Both the Smoothie King Center and the Mercedes-Benz Superdome will receive exterior makeovers this year, with the basketball arena getting a new shade of paint and the stadium’s roof scheduled for new coating.
Residents will likely notice changes at the Smoothie King Center, formerly known as the New Orleans Arena, when building manager SMG, much like homeowners preparing to spruce up their property, will begin testing four new colors on the building’s green exterior walls.
SMG Executive Vice President Doug Thornton said the selection team wants to see how the various colors look in natural light during the day and with LED lights shining on them at night.
Thornton wouldn’t say which specific colors are being considered by the selection team, which includes architects, designers, lighting experts and representatives from SMG, the Superdome Commission and the New Orleans Pelicans. But he said the group’s decision is being guided by two principles. The first is to select a color that will not compete with the Superdome. The second is to find a color, likely a neutral tone, that is light enough to reflect the LED lighting also being installed on the building.
Even with those requirements, there are a lot of colors to choose from.
“There’s the grays, the taupes, the browns, the tans,” Thornton said. “In looking at the various color options, the architects and the lighting experts are giving us some guidance on what they think will be the best color option.”
Changing the color of the building from the green associated with the New Orleans Hornets also will help to solidify the team’s new name and the building’s new sponsorship, Thornton said. The Hornets became the Pelicans in April 2013. Smoothie King purchased naming rights to the arena in February.
The paint change is part of a $50 million exterior and interior renovation plan for the arena aimed at relieving the state of having to pay annual subsidies to the basketball team. The interior was renovated before the start of the 2013-14 season to include larger common areas and more diverse dining options.
In addition to a color change, the exterior renovation plan calls for extending the arena’s lobby and reorienting the entrance to face Champions Square.
SMG will try to complete that overhaul between two major concerts expected to draw thousands. The arena will close Aug. 4 after the Justin Timberlake concert and will reopen in time for Katy Perry’s show on Oct. 8.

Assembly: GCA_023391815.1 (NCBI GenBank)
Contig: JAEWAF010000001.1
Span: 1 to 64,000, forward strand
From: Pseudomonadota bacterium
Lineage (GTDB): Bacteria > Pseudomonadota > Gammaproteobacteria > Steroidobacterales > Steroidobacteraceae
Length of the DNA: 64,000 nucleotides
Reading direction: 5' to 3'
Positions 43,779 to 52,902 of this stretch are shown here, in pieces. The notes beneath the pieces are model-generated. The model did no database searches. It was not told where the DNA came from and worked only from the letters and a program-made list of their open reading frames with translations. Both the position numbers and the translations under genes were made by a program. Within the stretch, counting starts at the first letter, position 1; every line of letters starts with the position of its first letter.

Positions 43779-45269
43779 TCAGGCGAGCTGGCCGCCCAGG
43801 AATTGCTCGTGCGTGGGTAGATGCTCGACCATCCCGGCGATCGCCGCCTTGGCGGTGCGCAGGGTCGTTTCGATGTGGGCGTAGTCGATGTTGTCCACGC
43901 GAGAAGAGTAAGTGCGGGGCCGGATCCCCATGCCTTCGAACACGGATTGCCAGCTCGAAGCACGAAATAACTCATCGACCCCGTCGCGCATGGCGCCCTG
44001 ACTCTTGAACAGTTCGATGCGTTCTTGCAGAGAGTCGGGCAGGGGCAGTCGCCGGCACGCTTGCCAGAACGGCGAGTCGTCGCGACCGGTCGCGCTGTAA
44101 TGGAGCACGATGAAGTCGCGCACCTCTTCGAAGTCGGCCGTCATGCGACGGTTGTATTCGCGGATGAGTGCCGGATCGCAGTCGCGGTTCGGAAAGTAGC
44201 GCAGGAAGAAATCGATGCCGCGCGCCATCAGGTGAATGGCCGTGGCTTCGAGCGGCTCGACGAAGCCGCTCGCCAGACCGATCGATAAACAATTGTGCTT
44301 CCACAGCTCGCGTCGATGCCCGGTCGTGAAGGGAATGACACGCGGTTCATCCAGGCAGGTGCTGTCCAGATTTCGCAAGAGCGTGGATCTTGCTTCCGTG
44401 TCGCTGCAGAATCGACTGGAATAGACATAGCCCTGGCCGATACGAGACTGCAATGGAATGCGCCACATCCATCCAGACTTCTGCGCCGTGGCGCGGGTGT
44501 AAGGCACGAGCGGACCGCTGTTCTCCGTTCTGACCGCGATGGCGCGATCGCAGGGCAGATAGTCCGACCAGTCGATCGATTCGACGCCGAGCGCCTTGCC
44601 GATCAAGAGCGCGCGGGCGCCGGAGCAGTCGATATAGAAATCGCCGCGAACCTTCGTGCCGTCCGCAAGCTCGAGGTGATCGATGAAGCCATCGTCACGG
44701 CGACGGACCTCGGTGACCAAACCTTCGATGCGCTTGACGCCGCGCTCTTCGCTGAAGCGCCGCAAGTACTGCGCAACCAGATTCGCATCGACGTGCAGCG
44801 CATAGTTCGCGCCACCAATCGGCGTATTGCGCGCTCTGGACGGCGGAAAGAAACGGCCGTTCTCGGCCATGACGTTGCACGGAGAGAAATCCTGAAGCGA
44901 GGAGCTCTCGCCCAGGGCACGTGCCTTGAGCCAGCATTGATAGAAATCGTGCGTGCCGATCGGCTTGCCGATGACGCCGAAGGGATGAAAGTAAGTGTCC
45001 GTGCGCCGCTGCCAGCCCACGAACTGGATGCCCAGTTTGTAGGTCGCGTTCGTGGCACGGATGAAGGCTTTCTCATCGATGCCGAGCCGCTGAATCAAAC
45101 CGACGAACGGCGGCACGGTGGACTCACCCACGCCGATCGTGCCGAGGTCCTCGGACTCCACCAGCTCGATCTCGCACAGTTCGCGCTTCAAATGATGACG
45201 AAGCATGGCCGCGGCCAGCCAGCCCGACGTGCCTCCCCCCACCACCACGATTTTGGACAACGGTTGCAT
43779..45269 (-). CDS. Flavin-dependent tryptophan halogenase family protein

The Superdome renovation is more modest in comparison to the work that will be done at the Smoothie King Center. Workers will begin recoating the football stadium’s roof in the first week of July.
The project is expected to take two to three months to complete, depending on weather conditions. The work should be finished before the Saints’ first regular-season home game on Sept. 21, construction project manager Pat Tobler said. It is not expected to interfere with the Essence Festival, which will present nightly concerts in the Superdome from July 3 through July 6.
The new coating is intended to protect the roof from microorganisms that settle in tiny crevices and cause the roof to appear discolored, Thornton said.
The new coating should reduce the need to pressure-wash the building so frequently, Tobler said. The roof is now pressure-washed twice a year.
The $1.3 million roof project will be handled by Brazos Industries LLC, the Bryan, Texas-based firm that repaired the Superdome’s roof after Hurricane Katrina. Brazos was one of two firms to bid on the work.
The Saints will pick up $25,000 of the cost. The balance will be paid by the Superdome Commission.
The Superdome roof renovation is part of $3.4 million in capital projects the commission will take on this year. It also will spend $650,000 to make upgrades to Champions Square and club XLIV. The former will receive a concession stand and television monitors, while the latter will get new furniture.
Other projects include carpet replacement on the 200 level of the Superdome and the installation of a curtain in the Smoothie King Center to reduce the seating area for smaller events.